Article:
I don’t know any man that is present here. I don’t know any man who is present here. Which is correct? What is the difference in meaning between these two sentences?
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How can I correctly use this relative pronoun?

I work with families with many children who have financial problems here, who actually refers to children, not families. How can I re-write this sentence to make it refer to families?
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Usage of Who vs that

I know the man that came here. I know the man who came here. What is the difference in meaning between these two sentences?
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Omit the redundant relative pronoun when using a conjunction

Is it weird to omit the redundant relative pronoun when using a conjunction to connect multiple adjective sentences? Let me explain what I am asking. Example 1: who 1(a). He is a hero who men don'...
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neither of which

a. I emailed John and talked to Pete, who agree with me. b. I emailed John and talked to Pete, who both agree with me. c. He bought a motorcycle and rented a truck, which aren't really useful for ...
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Conjunctions, dependent and independent clauses

I have a question about conjunctions, dependent and independent clauses. The issue came up when a text book suggests that "and it" can replace "which/who". But my understanding is that subordinating ...
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“Sentential Relative Clause vs. Non-restrictive Relative Clause”

I am preparing for my upcoming exam in English but an example my professor made is confusing me. The examples: I ran the race in under 2 minutes, which isn’t a hard thing to do. sentential --> I ...
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HOW : relative pronoun or relative adverb?

Relative pronoun : who, whom, whose, which, that Relative adverb : when, where, why Is "how" neither a relative pronoun nor an relative adverb? Then, which category does 'how' belong to?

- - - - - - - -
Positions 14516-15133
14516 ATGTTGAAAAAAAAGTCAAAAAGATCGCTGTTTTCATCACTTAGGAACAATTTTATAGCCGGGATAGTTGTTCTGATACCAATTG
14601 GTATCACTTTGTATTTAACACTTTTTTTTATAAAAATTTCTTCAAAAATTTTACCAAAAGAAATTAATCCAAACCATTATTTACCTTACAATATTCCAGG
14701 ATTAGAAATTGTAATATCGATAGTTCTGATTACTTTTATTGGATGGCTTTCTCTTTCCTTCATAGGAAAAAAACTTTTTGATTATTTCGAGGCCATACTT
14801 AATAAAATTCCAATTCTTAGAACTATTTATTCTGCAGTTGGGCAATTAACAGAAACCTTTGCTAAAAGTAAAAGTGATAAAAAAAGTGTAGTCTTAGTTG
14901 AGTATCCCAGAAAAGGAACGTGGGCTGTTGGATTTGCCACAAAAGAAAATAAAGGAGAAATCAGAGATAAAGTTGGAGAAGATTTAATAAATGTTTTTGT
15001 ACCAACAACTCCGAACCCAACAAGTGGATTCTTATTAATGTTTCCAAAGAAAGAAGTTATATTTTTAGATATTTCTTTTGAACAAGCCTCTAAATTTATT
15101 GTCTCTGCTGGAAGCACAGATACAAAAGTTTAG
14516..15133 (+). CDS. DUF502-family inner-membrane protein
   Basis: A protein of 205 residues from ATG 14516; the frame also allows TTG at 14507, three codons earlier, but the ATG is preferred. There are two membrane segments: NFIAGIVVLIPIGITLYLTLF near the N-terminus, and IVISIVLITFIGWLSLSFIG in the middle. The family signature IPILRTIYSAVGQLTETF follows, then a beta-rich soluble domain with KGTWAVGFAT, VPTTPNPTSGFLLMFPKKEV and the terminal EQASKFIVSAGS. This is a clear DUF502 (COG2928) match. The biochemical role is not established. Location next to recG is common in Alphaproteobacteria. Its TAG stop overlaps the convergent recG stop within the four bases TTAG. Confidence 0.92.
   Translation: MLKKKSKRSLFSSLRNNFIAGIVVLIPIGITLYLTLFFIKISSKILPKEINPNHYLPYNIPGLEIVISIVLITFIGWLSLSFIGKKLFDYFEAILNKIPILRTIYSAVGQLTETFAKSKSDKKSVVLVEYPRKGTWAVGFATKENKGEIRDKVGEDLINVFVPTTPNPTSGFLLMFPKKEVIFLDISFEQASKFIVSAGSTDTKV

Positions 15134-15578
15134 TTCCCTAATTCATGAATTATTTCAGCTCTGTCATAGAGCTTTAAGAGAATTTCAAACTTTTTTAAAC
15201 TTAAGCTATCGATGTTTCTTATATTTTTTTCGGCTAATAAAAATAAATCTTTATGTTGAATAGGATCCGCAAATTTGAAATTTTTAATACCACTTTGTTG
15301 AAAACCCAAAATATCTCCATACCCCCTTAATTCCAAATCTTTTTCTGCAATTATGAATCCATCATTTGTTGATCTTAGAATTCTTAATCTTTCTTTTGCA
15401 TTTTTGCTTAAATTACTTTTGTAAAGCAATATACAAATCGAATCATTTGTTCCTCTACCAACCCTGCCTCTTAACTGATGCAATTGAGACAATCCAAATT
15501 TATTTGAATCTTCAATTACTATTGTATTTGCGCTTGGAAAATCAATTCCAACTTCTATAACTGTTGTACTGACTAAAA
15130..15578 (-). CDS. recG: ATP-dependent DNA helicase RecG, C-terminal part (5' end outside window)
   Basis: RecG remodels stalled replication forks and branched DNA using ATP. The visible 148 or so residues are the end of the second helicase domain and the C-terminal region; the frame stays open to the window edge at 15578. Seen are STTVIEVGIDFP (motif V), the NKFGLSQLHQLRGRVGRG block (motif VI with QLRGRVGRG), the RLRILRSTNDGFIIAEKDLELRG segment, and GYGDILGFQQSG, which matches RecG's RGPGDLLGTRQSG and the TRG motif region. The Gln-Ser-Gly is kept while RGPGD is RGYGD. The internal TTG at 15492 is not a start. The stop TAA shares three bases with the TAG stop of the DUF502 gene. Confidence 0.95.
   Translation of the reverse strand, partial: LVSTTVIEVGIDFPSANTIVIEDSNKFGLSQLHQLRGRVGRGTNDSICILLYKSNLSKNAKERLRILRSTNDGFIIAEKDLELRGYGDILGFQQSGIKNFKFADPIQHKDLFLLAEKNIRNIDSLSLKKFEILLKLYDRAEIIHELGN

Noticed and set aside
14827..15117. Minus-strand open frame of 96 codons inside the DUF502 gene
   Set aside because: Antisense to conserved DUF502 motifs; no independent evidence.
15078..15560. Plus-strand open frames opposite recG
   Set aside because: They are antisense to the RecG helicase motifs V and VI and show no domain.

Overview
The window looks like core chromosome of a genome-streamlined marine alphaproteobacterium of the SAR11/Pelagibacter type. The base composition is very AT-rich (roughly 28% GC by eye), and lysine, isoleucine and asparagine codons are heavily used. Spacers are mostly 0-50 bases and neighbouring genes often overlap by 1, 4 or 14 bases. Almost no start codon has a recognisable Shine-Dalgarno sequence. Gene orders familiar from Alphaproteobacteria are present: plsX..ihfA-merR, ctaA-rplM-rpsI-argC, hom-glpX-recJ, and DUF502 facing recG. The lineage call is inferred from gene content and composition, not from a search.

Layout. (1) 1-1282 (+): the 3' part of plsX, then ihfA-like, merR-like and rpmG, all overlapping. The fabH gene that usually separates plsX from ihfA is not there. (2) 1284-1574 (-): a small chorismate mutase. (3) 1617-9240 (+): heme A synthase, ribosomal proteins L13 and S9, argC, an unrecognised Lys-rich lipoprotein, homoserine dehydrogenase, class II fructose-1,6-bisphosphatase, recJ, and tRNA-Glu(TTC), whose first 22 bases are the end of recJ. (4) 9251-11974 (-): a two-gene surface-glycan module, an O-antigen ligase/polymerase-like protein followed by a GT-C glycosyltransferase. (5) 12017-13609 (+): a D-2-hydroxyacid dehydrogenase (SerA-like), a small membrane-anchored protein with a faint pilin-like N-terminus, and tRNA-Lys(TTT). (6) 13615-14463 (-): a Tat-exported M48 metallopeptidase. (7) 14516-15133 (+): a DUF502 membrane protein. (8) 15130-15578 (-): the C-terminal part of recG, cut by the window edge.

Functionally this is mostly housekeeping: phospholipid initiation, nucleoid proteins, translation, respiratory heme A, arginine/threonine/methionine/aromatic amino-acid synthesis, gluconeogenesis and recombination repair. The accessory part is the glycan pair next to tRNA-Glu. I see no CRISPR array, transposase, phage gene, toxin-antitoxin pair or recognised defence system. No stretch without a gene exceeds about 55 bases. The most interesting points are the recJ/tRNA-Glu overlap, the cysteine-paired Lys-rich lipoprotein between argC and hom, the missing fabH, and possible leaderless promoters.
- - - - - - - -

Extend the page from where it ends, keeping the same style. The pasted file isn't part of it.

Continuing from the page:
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“The way” vs “how”?

'The way' and 'how' are not used together. I know the way how he did it. (Incorrect). I know the way he did it. (Correct) Or, I know how he did it. (Correct) But "I know the reason why he did ...
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Difference in meaning : [duplicate]

These are a defining and a non-defining relative clause :- (A) He deleted the picture that upset me.  (B) He deleted the picture, which upset me. Could you please explain the difference ...
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fronted verb with relative pronoun: to buy which

Is the following use of "to buy which" correct? John likes several houses, to buy which over ten million dollars will be required. I'd appreciate your help.
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What is the meaning of “in which”?

What is the meaning of "in" when it comes before "which" in the following example? An inverted sentence is a sentence in a normally subject-first language in which the predicate (verb) comes before ...
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Relative pronoun or Subordinating Conjunction?

We know that an adjective clause may begin with a relative pronoun : "This is the song which my mother taught me". Here, which is a relative pronoun. But can we regard which as a Subordinating ...
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What is the difference between two sentences? What is the wrong part of this sentence.From whom, that I can receive the money is very important

I wanna know the difference between two sentences bellow. From whom, that I can receive the money is very important. From whom I can receive the money is very important. And if you make ...
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Do I need a comma to set off “which causes thickening and discoloration of the nail” in a drug package leaflet?

Если вы обнаружили грибковую инфекцию ногтей (грибки растут на ногтевой пластине или под ней), которая вызывает утолщение и обесцвечивание ногтя, Вам следует обратиться к врачу, поскольку крем не ...
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What’s the difference between these two options?

It is well documented that phrasal verbs,_________, are a considerable source of frustration for many EFL learners, are a common feature of the Scandinavian language. A. Which consist of a verb and ...
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“Reduced clause - meaning ?”

Make (one account) consistent with another, especially by allowing for transactions begun but not yet completed. Since this sentence is using "reduce clause" and "allow for" is ...
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Is this sentence on CNN wrong with two relative pronouns:“There has been no American that has needed a ventilator that has not received one.”